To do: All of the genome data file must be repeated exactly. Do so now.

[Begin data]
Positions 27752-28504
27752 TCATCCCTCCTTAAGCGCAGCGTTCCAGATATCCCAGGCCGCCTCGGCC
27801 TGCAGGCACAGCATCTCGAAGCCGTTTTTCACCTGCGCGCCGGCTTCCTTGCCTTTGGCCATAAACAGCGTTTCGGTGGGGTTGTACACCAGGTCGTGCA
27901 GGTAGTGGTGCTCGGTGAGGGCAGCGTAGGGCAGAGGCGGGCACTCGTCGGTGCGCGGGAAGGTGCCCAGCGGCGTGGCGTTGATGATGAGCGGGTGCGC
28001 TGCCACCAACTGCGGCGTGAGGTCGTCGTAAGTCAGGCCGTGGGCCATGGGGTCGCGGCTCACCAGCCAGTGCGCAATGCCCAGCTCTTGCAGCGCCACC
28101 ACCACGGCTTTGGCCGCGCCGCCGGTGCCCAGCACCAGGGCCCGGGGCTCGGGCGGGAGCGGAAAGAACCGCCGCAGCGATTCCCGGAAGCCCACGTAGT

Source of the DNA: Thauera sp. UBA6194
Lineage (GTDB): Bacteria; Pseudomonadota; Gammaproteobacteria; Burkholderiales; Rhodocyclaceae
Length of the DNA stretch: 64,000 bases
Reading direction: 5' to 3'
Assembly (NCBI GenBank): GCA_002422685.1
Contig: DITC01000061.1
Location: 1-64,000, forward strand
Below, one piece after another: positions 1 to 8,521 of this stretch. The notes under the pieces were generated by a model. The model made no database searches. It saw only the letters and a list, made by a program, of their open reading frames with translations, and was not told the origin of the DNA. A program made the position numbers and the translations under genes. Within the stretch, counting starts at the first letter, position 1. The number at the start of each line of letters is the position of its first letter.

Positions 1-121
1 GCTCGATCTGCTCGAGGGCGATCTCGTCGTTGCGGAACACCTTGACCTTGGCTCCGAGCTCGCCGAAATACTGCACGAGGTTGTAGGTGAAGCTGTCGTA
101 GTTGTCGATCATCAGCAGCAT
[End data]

Positions 27752-28504
27752 TCATCCCTCCTTAAGCGCAGCGTTCCAGATATCCCAGGCCGCCTCGGCC
27801 TGCAGGCACAGCATCTCGAAGCCGTTTTTCACCTGCGCGCCGGCTTCCTTGCCTTTGGCCATAAACAGCGTTTCGGTGGGGTTGTACACCAGGTCGTGCA
27901 GGTAGTGGTGCTCGGTGAGGGCAGCGTAGGGCAGAGGCGGGCACTCGTCGGTGCGCGGGAAGGTGCCCAGCGGCGTGGCGTTGATGATGAGCGGGTGCGC
28001 TGCCACCAACTGCGGCGTGAGGTCGTCGTAAGTCAGGCCGTGGGCCATGGGGTCGCGGCTCACCAGCCAGTGCGCAATGCCCAGCTCTTGCAGCGCCACC
28101 ACCACGGCTTTGGCCGCGCCGCCGGTGCCCAGCACCAGGGCCCGGGGCTCGGGCGGGAGCGGAAAGAACCGCCGCAGCGATTCCCGGAAGCCCACGTAGT

Source of the DNA: Thauera sp. UBA6194
Lineage (GTDB): Bacteria; Pseudomonadota; Gammaproteobacteria; Burkholderiales; Rhodocyclaceae
Length of the DNA stretch: 64,000 bases
Reading direction: 5' to 3'
Assembly (NCBI GenBank): GCA_002422685.1
Contig: DITC01000061.1
Location: 1-64,000, forward strand
Below, one piece after another: positions 1 to 8,521 of this stretch. The notes under the pieces were generated by a model. The model made no database searches. It saw only the letters and a list, made by a program, of their open reading frames with translations, and was not told the origin of the DNA. A program made the position numbers and the translations under genes. Within the stretch, counting starts at the first letter, position 1. The number at the start of each line of letters is the position of its first letter.

Positions 1-121
1 GCTCGATCTGCTCGAGGGCGATCTCGTCGTTGCGGAACACCTTGACCTTGGCTCCGAGCTCGCCGAAATACTGCACGAGGTTGTAGGTGAAGCTGTCGTA
101 GTTGTCGATCATCAGCAGCAT